APOE Epsilon 4 Allele Predicts Faster Cognitive Decline in Mild Alzheimer Disease
OBJECTIVE: To determine whether APOE epsilon 4 predicts rate of cognitive change in incident and prevalent Alzheimer disease (AD). METHODS: Individuals were recruited from two longitudinal cohort studies-the Washington Heights and Inwood Columbia Aging Project (WHICAP; population-based) and the Predictors Study (clinic-based)--and were followed for an average of 4 years. Three samples of participants diagnosed with AD, with diverse demographic characteristics and baseline cognitive functioning, were studied: 1) 199 (48%) of the incident WHICAP cases; 2) 215 (54%) of the prevalent WHICAP cases; and 3) 156 (71%) of the individuals diagnosed with AD in the Predictors Study. Generalized estimating equations were used to test whether rate of cognitive change, measured using a composite cognitive score in WHICAP and the Mini-Mental State Examination in Predictors, varied as a function of epsilon 4 status in each sample. RESULTS: The presence of at least one epsilon 4 allele was associated with faster cognitive decline in the incident population-based AD group (p = 0.01). Parallel results were produced for the two prevalent dementia samples only when adjusting for disease severity or excluding the most impaired participants from the analyses. CONCLUSION: APOE epsilon 4 may influence rate of cognitive decline most significantly in the earliest stages of Alzheimer disease.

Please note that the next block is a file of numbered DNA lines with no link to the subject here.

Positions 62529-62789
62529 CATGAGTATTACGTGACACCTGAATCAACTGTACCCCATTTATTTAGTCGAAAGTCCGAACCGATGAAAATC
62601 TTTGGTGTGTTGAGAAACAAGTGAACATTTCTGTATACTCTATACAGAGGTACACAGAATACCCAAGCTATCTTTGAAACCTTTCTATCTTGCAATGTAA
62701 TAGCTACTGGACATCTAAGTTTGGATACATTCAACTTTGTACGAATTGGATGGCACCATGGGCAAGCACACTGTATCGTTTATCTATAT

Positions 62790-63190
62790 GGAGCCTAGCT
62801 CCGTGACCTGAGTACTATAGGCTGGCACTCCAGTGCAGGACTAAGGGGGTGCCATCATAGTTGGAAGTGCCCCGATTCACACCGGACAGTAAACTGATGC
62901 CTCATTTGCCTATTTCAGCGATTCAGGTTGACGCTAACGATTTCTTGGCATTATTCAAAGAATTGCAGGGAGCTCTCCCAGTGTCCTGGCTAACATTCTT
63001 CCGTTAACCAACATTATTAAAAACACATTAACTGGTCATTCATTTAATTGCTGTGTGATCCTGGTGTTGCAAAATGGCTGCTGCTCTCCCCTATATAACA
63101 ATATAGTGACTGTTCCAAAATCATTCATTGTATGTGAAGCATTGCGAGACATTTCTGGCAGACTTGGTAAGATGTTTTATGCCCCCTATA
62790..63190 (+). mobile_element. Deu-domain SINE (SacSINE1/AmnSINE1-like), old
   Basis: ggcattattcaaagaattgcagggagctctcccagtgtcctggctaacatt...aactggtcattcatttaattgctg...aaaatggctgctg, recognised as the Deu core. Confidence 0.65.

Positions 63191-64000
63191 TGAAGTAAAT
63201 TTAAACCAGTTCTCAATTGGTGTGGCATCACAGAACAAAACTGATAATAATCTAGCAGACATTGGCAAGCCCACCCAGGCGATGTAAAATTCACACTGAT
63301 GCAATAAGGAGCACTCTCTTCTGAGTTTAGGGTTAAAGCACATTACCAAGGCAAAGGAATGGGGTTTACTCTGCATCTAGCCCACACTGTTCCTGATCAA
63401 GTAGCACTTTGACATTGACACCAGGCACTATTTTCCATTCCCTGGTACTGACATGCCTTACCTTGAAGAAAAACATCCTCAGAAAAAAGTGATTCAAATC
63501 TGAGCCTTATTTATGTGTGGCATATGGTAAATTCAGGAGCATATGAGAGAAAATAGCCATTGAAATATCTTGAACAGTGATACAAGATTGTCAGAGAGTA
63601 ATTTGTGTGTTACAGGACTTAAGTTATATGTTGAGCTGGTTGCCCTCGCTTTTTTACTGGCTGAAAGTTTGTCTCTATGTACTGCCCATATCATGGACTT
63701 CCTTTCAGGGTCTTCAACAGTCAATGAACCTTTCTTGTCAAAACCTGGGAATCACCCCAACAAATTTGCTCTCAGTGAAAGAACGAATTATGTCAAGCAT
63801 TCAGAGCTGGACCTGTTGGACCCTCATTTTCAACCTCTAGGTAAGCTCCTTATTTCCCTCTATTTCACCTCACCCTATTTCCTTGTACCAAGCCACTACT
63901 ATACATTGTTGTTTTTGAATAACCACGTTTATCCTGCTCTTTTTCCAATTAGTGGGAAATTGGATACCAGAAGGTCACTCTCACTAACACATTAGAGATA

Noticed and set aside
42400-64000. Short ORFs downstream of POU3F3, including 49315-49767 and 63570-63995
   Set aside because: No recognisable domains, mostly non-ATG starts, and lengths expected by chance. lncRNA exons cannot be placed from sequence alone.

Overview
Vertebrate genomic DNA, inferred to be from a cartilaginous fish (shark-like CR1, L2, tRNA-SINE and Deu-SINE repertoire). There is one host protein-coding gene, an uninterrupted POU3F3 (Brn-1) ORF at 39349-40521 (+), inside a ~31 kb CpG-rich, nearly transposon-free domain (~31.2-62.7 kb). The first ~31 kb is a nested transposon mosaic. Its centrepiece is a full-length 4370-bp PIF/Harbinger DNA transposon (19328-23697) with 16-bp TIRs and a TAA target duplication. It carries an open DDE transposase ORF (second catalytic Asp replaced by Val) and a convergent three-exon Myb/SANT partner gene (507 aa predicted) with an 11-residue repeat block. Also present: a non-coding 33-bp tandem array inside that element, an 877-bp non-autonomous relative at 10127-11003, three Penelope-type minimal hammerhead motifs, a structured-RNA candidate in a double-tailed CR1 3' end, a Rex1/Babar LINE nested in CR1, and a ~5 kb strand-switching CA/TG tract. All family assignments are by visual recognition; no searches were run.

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- February 22, 2018